Joe found some spare clutch components and began the painstaking task of swapping the plates in the motor in the snug area just behind the seats. Jess and Thorsten crawled under the rear of the car and began assessing the rear driveline problem. It was going to take swapping out the transaxle to remedy the problem with the CV joint working loose every so often. I kicked in to help, working the lighting in the dark, finding and fetching spare parts and tools, and pitching in with simple tasks where I could.
Joe worked in cramped confines doing a contortion act to replace clutch parts. The other guys lay in the dirt wrenching a situation they'd have preferred to do in the comfort of a garage. But, this is desert racing. Things wear. Things break. Mechanical issues don't always make sense in the moment, but you persevere to keep the car in the running. Those spectators that confine their viewing to Indy or NASCAR racing don't often comprehend the crueler realities of what it takes to complete a lengthy desert race. Off-road terrain beats on vehicles and breaks them in the dark, in the cold, and in the toughest of places.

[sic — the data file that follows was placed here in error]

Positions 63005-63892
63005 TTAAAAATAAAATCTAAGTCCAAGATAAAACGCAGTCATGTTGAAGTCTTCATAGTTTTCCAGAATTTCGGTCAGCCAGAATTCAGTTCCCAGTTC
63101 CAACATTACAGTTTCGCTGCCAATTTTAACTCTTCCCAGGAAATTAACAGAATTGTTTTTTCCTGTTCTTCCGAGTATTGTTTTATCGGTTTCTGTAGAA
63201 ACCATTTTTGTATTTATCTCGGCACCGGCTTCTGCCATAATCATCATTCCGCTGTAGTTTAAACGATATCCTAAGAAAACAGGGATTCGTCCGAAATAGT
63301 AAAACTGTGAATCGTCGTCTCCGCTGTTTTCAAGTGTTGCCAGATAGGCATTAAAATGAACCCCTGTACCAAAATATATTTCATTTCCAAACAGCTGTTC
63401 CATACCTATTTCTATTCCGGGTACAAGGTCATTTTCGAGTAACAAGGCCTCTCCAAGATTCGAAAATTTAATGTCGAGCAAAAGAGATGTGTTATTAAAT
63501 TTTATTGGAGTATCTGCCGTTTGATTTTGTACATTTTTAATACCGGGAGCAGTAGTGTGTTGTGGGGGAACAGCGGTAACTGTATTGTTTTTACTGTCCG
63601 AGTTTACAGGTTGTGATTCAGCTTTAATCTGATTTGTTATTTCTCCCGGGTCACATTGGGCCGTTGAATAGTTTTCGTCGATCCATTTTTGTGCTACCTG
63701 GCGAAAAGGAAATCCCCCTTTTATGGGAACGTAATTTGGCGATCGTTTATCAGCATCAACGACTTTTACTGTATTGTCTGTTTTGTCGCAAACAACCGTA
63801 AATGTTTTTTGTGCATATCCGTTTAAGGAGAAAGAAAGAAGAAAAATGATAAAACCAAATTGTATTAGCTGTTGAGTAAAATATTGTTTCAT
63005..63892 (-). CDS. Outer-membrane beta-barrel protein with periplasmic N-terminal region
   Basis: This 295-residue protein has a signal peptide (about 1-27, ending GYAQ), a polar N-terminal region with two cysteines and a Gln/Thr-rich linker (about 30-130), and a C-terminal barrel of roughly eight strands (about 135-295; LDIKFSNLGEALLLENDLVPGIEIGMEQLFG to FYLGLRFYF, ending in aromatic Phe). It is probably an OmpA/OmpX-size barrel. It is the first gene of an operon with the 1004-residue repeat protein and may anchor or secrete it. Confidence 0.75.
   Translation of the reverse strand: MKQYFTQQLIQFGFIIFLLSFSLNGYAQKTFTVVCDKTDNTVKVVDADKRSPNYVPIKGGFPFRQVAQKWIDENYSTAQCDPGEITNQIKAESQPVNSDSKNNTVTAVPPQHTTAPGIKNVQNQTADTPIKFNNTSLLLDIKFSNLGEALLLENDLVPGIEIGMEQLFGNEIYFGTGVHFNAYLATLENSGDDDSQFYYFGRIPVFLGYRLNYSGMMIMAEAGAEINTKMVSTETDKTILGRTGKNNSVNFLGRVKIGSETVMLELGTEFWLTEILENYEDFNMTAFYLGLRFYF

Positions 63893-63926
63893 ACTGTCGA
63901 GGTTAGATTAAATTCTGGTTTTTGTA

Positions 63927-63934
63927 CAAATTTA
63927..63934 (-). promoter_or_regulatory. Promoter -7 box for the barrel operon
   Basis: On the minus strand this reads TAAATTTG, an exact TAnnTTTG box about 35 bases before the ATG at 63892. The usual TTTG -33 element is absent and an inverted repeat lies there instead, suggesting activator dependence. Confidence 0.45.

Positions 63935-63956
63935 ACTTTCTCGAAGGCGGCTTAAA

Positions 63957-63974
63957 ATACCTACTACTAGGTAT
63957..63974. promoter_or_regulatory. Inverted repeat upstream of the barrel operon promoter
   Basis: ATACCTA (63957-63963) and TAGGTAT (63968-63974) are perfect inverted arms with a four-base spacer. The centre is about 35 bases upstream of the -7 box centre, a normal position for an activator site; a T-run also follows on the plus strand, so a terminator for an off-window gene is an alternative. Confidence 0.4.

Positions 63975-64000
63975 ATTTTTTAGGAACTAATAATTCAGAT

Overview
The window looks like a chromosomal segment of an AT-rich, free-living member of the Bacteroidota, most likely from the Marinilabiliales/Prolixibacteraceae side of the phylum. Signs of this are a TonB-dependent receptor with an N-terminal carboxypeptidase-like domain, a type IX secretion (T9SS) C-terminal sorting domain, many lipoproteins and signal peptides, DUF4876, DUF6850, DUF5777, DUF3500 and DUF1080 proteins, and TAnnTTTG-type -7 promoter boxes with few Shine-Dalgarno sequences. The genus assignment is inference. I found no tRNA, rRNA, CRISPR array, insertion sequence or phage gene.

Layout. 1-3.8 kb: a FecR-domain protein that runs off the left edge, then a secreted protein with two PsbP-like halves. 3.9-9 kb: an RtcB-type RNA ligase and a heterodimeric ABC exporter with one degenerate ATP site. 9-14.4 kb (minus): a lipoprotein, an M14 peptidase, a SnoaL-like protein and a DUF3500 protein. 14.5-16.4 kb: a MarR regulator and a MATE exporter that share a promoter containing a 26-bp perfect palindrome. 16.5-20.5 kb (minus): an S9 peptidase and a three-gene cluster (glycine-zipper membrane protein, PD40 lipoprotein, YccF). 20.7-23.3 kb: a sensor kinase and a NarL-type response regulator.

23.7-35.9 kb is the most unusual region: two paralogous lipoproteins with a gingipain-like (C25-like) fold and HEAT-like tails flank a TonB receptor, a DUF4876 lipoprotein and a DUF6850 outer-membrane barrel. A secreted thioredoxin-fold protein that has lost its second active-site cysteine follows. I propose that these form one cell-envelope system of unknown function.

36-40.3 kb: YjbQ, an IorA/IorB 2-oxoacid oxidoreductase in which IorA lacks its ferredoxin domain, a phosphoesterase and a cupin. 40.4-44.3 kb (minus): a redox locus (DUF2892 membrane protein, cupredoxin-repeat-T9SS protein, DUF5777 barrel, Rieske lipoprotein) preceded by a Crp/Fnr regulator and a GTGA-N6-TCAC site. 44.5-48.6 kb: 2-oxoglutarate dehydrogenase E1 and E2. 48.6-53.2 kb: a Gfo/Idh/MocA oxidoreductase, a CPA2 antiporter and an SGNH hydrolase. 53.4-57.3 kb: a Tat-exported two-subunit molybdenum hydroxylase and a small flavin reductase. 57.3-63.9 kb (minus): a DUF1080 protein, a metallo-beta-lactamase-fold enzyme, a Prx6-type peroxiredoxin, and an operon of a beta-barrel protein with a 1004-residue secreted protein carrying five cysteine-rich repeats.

It probably only seemed like about an hour and a half the team worked to get the car repaired and back together. A look at a watch later with sleepier eyes would show that 4 1/2 hours had elapsed when the tools were put down and the challenge was over. The replacement transaxle was in the car and the drivetrain all assembled, but there were still internal problems with the clutch and the engine power could not hook up. With checkpoints closing along the race course, it was too late in the game to make up for lost time. The team had worked hard and played hard, but Baja had won this time.